Re: beforeprint event

Chris Wilson wrote:
> One example - for an embedded video, you might want to seek the video to a particular spot before rendering to a print device.

As a user, I'd either expect that the video is removed or that the 
current frame is printed. If I want another one, I can go there.
However, from an author's POV, going to the first or last frame seems 
reasonable. That leads me to two (non-rhetorical) questions: Is 
scripting the best solution to achieve that? Is it enough to justify the 
beforeprint and afterprint event?

>>> I don't know, does it matter? Internet Explorer probably has to
>>> support them forever so it makes sense to just reuse those. Developers
>>> also requested these events on the WHATWG list.
>> It matters because if current browsers are not compatible, that's not
>> less a problem than IE not being capable of the CSS "content" property,
>> for example.
> Well, then I'd suggest adding them to the HTML spec.

Adding them to the spec doesn't make already-released browsers 
compatible. At the same time, CSS content /is/ part of a spec, and I 
expect IE8 to support it.

> They're commonly used in IE-specific content, developers have found them useful, and I don't think IE has any intention of removing them.  I'm not going to argue for them, though.  :)

Developers find lots of different things useful, like styling scroll 
bars or writing to the status bar. I also don't mind IE supporting it, 
as well as other browsers, but adding it to the spec means that we'll 
never get rid of it, even if it turns out to be useless. I'm thinking 
really long-term here. As we know from another discussion, deprecating 
things in later versions isn't really possible.

>> The script shouldn't mess around with the browsable view when it's the
>> goal to get a print preview. Printing isn't necessarily a synchronous
>> task; why shouldn't you be able to open a print preview and go back to
>> the page?
> Let me explain - when IE is asked to print a page, it persists (at that point in time) the current state of the page out to a file, then reloads that file as a separate document in "print mode" - which, among other things, does not run script or (most) ActiveX controls, and is not interactive (hence why you can't click on links in print preview).  The persist-for-printing step is also a little special - in terms of ActiveX controls, particularly, as it generally persists them out by asking them to render to a Windows metafile (series of GDI calls, essentially) and then just replays that metafile when it actually goes to the printer (or screen, in print preview).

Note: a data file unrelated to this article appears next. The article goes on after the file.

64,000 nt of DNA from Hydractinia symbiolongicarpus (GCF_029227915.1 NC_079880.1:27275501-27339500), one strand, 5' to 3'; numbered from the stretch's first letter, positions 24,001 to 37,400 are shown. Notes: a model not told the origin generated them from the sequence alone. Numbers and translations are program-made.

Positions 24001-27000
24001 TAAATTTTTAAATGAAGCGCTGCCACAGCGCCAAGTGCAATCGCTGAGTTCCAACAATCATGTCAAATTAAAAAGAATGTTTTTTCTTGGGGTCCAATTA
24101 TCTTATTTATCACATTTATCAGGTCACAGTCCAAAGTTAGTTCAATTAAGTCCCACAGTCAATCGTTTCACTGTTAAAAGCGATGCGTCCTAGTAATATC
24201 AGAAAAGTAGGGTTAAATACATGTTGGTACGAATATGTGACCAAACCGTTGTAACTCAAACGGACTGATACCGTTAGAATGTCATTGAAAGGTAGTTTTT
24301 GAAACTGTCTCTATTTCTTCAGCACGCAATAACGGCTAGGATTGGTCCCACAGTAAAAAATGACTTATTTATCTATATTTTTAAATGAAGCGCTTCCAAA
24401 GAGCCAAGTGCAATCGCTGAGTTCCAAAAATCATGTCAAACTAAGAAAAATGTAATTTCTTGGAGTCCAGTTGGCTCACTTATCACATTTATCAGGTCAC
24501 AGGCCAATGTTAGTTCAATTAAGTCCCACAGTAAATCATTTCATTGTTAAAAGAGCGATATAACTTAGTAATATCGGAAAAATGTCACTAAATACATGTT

> The point, from a user perspective, is that when you hit print you want to print what the page looks like at that time (in terms of structure and visibility - of course, we will relayout for the printed page characteristics, etc.).  If you've done DOM manipulations to the page, you want those to have taken effect in what you print (otherwise, printing an Ajax page wouldn't work very well), so you can't just say "print the page that is at this remote URL."
> The only reason you can't go back to the current page with a print preview open is a pure UI choice on our part (we made print preview modal, so as not to confuse users).  I can't remember, actually, if we fire the "onafterprint" event immediately after we persist the print file, or if we wait until the print call returns.  I think it's the former.

While this behaviour is perfectly sane, it's not required by any spec. 
You would have to standardize parts of your model, as you need the 
points where beforeprint and afterprint are dispatched. That could be a 
harmful limitation, which wouldn't buy us anything besides beforeprint 
and afterprint.

For example, I can think of a side-by-side view of the live page and the 
print preview. The print preview would update immediately as the page 
changes. Would that work with before/afterprint? Probably, but it 
potentially requires to implement the updating differently from how one 
would do it otherwise, and it could end up being a performance problem. 
Also, somebody wrote he once counted the print attempts with one of the 
said events, which clearly wouldn't work in that case.


Received on Monday, 9 April 2007 20:02:04 UTC